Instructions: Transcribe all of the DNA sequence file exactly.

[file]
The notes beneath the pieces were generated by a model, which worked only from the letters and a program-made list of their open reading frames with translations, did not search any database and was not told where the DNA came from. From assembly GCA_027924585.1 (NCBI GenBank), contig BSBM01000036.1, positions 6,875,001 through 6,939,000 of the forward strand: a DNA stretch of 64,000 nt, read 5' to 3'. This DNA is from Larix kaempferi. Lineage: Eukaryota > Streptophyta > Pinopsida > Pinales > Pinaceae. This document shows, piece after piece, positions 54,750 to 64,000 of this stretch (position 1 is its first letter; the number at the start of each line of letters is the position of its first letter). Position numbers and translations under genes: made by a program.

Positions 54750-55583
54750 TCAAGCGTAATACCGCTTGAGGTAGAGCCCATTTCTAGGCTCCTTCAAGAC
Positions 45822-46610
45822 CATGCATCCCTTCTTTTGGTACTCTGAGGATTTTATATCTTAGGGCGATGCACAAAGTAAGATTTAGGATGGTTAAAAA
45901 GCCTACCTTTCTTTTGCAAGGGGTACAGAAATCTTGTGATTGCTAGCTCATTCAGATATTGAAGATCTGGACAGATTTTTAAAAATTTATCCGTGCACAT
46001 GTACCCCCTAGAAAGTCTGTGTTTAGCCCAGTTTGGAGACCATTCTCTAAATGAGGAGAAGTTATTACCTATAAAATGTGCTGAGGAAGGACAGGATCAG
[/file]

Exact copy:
The notes beneath the pieces were generated by a model, which worked only from the letters and a program-made list of their open reading frames with translations, did not search any database and was not told where the DNA came from. From assembly GCA_027924585.1 (NCBI GenBank), contig BSBM01000036.1, positions 6,875,001 through 6,939,000 of the forward strand: a DNA stretch of 64,000 nt, read 5' to 3'. This DNA is from Larix kaempferi. Lineage: Eukaryota > Streptophyta > Pinopsida > Pinales > Pinaceae. This document shows, piece after piece, positions 54,750 to 64,000 of this stretch (position 1 is its first letter; the number at the start of each line of letters is the position of its first letter). Position numbers and translations under genes: made by a program.

Positions 54750-55583
54750 TCAAGCGTAATACCGCTTGAGGTAGAGCCCATTTCTAGGCTCCTTCAAGAC
Positions 45822-46610
45822 CATGCATCCCTTCTTTTGGTACTCTGAGGATTTTATATCTTAGGGCGATGCACAAAGTAAGATTTAGGATGGTTAAAAA
45901 GCCTACCTTTCTTTTGCAAGGGGTACAGAAATCTTGTGATTGCTAGCTCATTCAGATATTGAAGATCTGGACAGATTTTTAAAAATTTATCCGTGCACAT
46001 GTACCCCCTAGAAAGTCTGTGTTTAGCCCAGTTTGGAGACCATTCTCTAAATGAGGAGAAGTTATTACCTATAAAATGTGCTGAGGAAGGACAGGATCAG